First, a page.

The demands of either traction or marine engines differ considerably from those of steam locomotives, where gradients and speeds change frequently. In addition, compounding to make better economical use of the steam has less design strictures than in the locomotive chassis. As a consequence their engine unit developments have taken different paths.
Although several valve gears have been invented for traction engine use, including the original Baker gear, Stephenson’s is the one most applied. Since this gear is so capable of first class steam distribution equality it is disconcerting to find its suspension so poor in most traction engine designs. Most are end-suspended with the usual poor results and any semblance of smooth running left for the heavy flywheel to accommodate.
It is rare to see a weighshaft and lifting arm capable of rendering good events even in full gear. The proximity of these components to the boiler may place restrictions on their position, but because they constitute the only means of error correction they deserve better attention. It seems to have been assumed that a square layout of the reversing mechanism will automatically give equal favour to both forward and reverse gears, which is far from the case. Care in placing the weighshaft and adjusting the length of the lifting arm can dramatically improve all the events and do more justice to the Stephenson’s design.
This is particularly so where a launch link is used. The reasons for its use are that eccentric diameters are reduced and the overall working height minimised in a situation so close to the boiler. Employing a launch link in direct drive to a slide valve gives rise to a knuckle joint and upsets valve symmetry, and the end-suspension so common is ill-equipped to deal with the resultant errors. Placement of the weighshaft and the length of the lifting arm become critical, and few traction engine gear designs are able to take full advantage of Stephenson’s inherently good features in respect of valve symmetry.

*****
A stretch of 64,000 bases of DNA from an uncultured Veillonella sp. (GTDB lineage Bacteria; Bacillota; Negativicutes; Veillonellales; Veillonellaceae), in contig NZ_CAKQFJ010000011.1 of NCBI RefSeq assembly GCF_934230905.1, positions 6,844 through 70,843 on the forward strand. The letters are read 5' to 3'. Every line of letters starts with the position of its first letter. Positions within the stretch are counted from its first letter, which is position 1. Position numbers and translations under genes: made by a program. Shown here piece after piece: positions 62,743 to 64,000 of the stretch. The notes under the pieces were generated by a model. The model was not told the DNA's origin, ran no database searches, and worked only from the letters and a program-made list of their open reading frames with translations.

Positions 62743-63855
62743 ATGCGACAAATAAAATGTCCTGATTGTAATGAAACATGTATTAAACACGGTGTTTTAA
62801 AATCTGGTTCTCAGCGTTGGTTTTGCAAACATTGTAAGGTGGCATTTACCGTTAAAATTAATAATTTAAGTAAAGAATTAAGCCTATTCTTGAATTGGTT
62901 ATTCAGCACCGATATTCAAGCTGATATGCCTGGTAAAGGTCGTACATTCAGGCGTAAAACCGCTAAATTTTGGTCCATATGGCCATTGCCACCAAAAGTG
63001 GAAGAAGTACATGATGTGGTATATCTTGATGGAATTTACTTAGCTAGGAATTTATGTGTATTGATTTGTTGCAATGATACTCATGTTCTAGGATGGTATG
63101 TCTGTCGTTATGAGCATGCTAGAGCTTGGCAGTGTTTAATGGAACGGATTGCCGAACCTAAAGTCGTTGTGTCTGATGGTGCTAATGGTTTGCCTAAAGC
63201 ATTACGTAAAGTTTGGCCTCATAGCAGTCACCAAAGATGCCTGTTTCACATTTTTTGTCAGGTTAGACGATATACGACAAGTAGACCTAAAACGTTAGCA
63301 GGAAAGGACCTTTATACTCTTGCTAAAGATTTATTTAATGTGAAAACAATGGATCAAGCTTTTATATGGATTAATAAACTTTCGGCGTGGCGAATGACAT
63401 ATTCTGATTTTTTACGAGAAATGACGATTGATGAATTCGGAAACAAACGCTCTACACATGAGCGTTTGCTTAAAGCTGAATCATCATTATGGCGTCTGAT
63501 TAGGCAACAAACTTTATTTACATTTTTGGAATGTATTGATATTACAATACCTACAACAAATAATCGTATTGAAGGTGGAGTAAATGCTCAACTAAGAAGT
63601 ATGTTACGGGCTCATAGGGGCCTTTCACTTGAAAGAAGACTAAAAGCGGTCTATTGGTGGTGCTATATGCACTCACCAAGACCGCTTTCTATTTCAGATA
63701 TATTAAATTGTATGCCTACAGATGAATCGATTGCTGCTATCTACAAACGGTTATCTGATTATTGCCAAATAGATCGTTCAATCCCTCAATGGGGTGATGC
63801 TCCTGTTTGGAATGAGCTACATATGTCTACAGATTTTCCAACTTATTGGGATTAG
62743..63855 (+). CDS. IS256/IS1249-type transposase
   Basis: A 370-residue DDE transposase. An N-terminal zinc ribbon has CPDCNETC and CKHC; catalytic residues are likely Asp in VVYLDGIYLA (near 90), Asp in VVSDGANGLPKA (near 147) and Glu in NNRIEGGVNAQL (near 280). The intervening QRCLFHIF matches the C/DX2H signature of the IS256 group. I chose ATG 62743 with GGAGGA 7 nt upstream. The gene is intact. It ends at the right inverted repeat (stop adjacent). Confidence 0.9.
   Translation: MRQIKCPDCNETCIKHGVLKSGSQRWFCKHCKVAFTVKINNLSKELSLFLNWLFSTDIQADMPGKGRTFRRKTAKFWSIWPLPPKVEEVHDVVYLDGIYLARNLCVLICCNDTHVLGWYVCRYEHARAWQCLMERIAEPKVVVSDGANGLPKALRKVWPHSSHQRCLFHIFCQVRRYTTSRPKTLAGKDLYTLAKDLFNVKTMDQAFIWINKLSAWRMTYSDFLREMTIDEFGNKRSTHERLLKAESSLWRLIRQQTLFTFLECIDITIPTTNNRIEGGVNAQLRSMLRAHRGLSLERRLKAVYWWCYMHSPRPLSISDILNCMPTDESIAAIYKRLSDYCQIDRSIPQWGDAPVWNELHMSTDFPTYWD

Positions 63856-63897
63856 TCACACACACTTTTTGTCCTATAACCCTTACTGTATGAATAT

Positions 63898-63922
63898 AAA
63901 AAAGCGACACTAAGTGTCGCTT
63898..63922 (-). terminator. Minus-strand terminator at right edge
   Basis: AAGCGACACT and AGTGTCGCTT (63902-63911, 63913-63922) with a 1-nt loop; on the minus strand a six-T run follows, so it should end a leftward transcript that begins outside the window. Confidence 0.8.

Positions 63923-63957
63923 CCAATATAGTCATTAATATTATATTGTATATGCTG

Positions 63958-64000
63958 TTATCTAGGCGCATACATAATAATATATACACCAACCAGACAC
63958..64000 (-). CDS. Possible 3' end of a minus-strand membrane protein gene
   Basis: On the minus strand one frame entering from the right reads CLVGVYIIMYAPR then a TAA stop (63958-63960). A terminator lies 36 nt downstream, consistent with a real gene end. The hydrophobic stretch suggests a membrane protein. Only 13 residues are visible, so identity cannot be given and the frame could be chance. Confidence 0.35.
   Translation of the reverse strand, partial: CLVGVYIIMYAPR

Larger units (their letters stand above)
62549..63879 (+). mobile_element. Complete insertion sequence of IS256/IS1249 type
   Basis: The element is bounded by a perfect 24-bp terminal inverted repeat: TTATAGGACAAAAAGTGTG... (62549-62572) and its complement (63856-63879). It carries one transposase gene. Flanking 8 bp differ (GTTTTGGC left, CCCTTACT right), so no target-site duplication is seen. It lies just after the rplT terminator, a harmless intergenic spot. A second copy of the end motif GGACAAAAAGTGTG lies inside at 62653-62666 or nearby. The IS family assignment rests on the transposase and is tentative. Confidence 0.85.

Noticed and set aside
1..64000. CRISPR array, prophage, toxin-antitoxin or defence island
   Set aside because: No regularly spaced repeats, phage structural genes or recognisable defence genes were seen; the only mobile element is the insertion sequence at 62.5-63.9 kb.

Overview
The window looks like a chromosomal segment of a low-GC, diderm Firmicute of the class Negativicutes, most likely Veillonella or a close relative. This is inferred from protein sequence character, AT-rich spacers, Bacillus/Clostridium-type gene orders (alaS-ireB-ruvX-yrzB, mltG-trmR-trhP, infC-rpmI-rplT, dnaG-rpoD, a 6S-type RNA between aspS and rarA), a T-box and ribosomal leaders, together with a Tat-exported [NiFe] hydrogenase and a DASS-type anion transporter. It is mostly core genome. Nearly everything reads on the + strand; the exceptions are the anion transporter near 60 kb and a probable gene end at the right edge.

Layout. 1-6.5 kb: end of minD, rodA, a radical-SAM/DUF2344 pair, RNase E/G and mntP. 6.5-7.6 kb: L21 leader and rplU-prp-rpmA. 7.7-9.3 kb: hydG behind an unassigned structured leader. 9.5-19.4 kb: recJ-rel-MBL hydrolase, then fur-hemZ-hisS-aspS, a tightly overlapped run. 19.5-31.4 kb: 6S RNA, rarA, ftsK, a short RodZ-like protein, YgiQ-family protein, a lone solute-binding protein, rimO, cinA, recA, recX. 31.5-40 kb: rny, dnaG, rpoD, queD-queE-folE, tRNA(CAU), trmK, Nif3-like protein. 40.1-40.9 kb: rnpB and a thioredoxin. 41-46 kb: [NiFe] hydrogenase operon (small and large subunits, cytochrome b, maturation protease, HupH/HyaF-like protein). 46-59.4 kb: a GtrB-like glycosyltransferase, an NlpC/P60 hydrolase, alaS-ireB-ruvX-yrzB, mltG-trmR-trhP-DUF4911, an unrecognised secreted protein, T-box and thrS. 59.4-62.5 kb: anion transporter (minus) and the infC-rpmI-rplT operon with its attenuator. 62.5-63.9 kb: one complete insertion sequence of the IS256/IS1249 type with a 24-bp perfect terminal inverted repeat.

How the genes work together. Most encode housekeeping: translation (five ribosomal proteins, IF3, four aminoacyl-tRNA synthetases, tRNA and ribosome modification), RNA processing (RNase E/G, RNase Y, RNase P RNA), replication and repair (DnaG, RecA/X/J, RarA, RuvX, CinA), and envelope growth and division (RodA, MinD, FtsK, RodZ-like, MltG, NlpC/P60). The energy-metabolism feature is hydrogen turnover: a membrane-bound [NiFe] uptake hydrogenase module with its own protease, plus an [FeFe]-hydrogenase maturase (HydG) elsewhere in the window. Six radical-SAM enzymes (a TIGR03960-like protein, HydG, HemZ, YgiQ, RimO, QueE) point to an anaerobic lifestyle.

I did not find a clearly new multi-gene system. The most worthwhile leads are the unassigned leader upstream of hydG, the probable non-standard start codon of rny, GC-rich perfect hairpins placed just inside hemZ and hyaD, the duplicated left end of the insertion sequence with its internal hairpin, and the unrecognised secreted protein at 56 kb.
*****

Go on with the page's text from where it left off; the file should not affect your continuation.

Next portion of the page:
Compounding therefore brings an advantage probably unrecognised, as it divides the expansion between cylinder bore ratio and gear, thereby relieving the expansion link of a responsibility it can ill perform, rather in the same manner as marine engines.
Overall, three things will directly affect the design of valve gear for marine engines. As they are predominately vertical engines with a requirement to keep the overall height within bounds the connecting rods will be short compared with the stroke and angularity problems therefore arise.
In marine applications most engines are compounded to make maximum use of the properties of steam and the valve gear will of necessity work mainly in full gear. The relativity of cut off between each stage of expansion is adjusted to balance the power produced by each cylinder, provision usually being incorporated in the lifting arms.
A third faculty arises as vertical engines increase in size: the fact that gravity plays a part necessitates different treatment of the up and down strokes, at least in the provision of lead steam.
The first of these conditions does not affect the efficacy of the cylinder itself, but because the crankshaft forms the drive for the valve gear the angularity of the connecting rod is passed on to the gear to upset the cut offs unevenly, even at the full gear cut offs in the region of 75%. Most well regulated valve gears, especially in full gear, tend towards a longer cut off at the top port and in considering the aid of gravity on the down stroke this is the reverse of what is required. It is fairly easy to reverse this cut off tendency, but not without seriously affecting the other events.